Registration Dossier

Administrative data

Link to relevant study record(s)

Description of key information

See discussion below.

Key value for chemical safety assessment

Bioaccumulation potential:
no bioaccumulation potential
Absorption rate - oral (%):
100
Absorption rate - dermal (%):
100
Absorption rate - inhalation (%):
100

Additional information

Justification for read across

The derivation of the DNELs is based on read across to other sulfur based substances. Toxicological data specifically for Sodium sulfide (Na2(Sx)) from animal studies are not available. Therefore, because of the lack of appropriate experimental data, read-across from studies with H2S is proposed based on the following reasoning:

                    

Unrestricted read-across between the substances Sodium sulfide (Na2(Sx)), sodium hydrogensulfide and dihydrogen sulfide is considered feasible, in view of the potential systemic toxicity being driven by the sulfide ion as the only relevant species released from any of the sulfide substances under physiological conditions. In this context, it is further considered to be very unlikely that the sodium ions add any toxicological concern.

 

Aqueous Na2Sx solutions are only stable at pH > 10. At lower pH values they are decomposed to H2S and S ([1, 2, 3, 4, 5])

 

The soluble compound Sodium sulfide (Na2(Sx)) can safely be assumed to be present dissociated in water and relevant biological media([6]). From Sodium sulfide (Na2(Sx)), hydrogen sulfide (H2S) may be formed according to the following equilibria:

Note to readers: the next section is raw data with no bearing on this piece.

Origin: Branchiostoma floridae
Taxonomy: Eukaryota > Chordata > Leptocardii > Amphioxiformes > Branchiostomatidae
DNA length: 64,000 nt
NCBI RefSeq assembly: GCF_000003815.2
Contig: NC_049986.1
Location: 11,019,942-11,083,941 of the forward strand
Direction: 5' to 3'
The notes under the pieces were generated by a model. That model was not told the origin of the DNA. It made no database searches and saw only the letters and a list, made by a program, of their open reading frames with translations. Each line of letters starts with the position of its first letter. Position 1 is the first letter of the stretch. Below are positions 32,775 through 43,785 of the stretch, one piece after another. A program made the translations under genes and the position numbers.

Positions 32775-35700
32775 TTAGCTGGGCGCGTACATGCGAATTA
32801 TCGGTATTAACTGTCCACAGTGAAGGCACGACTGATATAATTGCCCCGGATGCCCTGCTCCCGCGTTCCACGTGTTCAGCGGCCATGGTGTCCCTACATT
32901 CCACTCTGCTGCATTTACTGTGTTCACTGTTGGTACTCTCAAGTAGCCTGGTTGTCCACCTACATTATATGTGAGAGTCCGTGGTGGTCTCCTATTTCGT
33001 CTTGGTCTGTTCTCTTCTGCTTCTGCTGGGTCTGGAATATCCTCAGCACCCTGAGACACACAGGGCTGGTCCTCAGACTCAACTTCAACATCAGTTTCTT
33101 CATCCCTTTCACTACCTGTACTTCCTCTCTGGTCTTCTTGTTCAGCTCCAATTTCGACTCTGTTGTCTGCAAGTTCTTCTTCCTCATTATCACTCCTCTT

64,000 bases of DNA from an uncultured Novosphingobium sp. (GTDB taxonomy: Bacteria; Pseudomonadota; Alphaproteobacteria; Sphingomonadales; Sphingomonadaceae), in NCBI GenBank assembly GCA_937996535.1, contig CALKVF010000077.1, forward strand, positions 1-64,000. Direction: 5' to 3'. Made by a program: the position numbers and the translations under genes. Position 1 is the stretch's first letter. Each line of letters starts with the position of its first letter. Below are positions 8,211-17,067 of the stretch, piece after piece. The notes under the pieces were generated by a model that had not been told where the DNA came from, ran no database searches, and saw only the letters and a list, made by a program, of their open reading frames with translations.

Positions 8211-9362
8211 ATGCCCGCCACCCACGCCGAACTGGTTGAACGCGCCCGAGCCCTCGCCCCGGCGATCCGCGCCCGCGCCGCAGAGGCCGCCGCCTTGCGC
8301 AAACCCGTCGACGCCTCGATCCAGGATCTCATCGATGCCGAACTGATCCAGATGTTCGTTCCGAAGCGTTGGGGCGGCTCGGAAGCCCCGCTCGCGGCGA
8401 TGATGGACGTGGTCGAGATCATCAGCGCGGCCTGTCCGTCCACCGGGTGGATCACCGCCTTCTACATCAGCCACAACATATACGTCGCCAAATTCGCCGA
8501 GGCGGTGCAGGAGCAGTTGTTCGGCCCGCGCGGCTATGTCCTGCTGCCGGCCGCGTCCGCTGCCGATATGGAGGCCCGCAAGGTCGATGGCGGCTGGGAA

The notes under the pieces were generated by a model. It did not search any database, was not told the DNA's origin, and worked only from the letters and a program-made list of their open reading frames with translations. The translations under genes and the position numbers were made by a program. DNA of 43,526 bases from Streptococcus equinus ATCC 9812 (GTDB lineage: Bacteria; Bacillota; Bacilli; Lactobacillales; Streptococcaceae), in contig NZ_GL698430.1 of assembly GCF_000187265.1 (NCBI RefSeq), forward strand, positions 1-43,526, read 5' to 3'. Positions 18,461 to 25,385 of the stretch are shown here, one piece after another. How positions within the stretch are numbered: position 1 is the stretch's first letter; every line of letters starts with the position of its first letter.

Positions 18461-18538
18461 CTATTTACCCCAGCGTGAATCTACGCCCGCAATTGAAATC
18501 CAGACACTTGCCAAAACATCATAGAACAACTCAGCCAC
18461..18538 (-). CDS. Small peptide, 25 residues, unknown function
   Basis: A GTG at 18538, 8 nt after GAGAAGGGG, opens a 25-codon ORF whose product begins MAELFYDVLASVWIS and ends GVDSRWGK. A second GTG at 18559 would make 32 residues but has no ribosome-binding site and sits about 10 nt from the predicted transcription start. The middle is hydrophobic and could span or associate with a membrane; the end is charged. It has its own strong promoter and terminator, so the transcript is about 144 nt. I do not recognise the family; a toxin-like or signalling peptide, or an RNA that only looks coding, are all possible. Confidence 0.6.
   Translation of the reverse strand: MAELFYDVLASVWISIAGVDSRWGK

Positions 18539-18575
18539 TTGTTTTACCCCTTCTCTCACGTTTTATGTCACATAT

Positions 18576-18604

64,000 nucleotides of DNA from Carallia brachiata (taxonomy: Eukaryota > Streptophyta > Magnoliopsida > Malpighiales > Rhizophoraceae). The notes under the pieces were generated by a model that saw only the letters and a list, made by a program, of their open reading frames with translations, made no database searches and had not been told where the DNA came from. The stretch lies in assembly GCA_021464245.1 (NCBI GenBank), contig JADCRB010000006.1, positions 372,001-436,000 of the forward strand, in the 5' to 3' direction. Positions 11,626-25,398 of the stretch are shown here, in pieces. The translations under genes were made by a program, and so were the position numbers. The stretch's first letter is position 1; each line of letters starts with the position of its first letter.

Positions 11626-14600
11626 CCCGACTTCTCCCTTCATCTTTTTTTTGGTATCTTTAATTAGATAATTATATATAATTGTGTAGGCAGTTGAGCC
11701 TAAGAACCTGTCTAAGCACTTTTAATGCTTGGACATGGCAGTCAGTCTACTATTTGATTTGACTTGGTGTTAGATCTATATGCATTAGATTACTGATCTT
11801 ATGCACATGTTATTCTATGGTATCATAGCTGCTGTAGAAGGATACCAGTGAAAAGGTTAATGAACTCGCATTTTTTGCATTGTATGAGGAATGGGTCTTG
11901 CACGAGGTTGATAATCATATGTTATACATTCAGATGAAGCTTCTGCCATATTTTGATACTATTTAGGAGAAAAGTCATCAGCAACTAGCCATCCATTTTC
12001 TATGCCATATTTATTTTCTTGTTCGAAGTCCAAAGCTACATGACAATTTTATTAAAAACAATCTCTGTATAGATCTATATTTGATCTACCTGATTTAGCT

Na2Sx+ H2O → NaOH + NaHSx(2 Na++ HSx-+ OH-)

NaHSx +H2O → (x-1)S + NaOH + H2S (Na++ OH-+ H2S)

The toxic effects resulting from the sodium ion is negligible. Hydrogen sulfide dissociates in aqueous solution to form two dissociation states involving the hydrogen sulfide anion and the sulfide anion:

H2S ↔ H++ HS-↔ 2 H++ S2-

The pKa values for the first and second dissociation steps of H2S are 7.04 and 11.96, respectively. Therefore, at physiological pH values, hydrogen sulfide in the non-dissociated form (H2S) and the hydrogen sulfide anion (HS-) will be present in almost equimolar proportion, whereas only very small amounts of the sulfide anion (S2-) will be present. In conclusion, under physiological conditions, inorganic sulfides or hydrogen sulfides as well as H2S will dissociate to the respective species relevant to the pH of the physiological medium, irrespective the nature of the “sulfide”, which is why read-across between these substances and H2S is considered to be feasible without any restrictions.

 

[1] E. Dachselt, „Thioplaste“, Deutscher Verlag für Grundstoffindustrie, Leipzig 1971, pp. 35

[2] M.B. Berenbaum, “Polysulfide Polymers” in N. G. Gaylord, ”Polyethers”, Interscience Publishers, 1962, 49-51

[3] D. Peschanski; G. Valensi, J. chim.Phys. 46(1949), pp. 602

[4] M. Menzel, Expert statement “Investigation of the reaction of sodium polysulfide solution with diluted hydrochlorioc acid”, AkzoNobel, Greiz (March 2010) (attached)

[5] Hagg-graph (attached)

[6]Beauchamp et al. (1984): A critical review of the literature on hydrogen sulfide toxicity; CRC Crit. Rev. Toxicol. 13, 25-97. (attached)

 

Toxicokinetics, metabolism and distribution

Soluble sulfides are reported to be rapidly and completely hydrolyzed in body fluids to produce hydrogen sulfide. As a result, there are no toxicological distinctions between them and hydrogen sulfide in terms of their systemic effects and toxicokinetic profile (Health Canada 1987).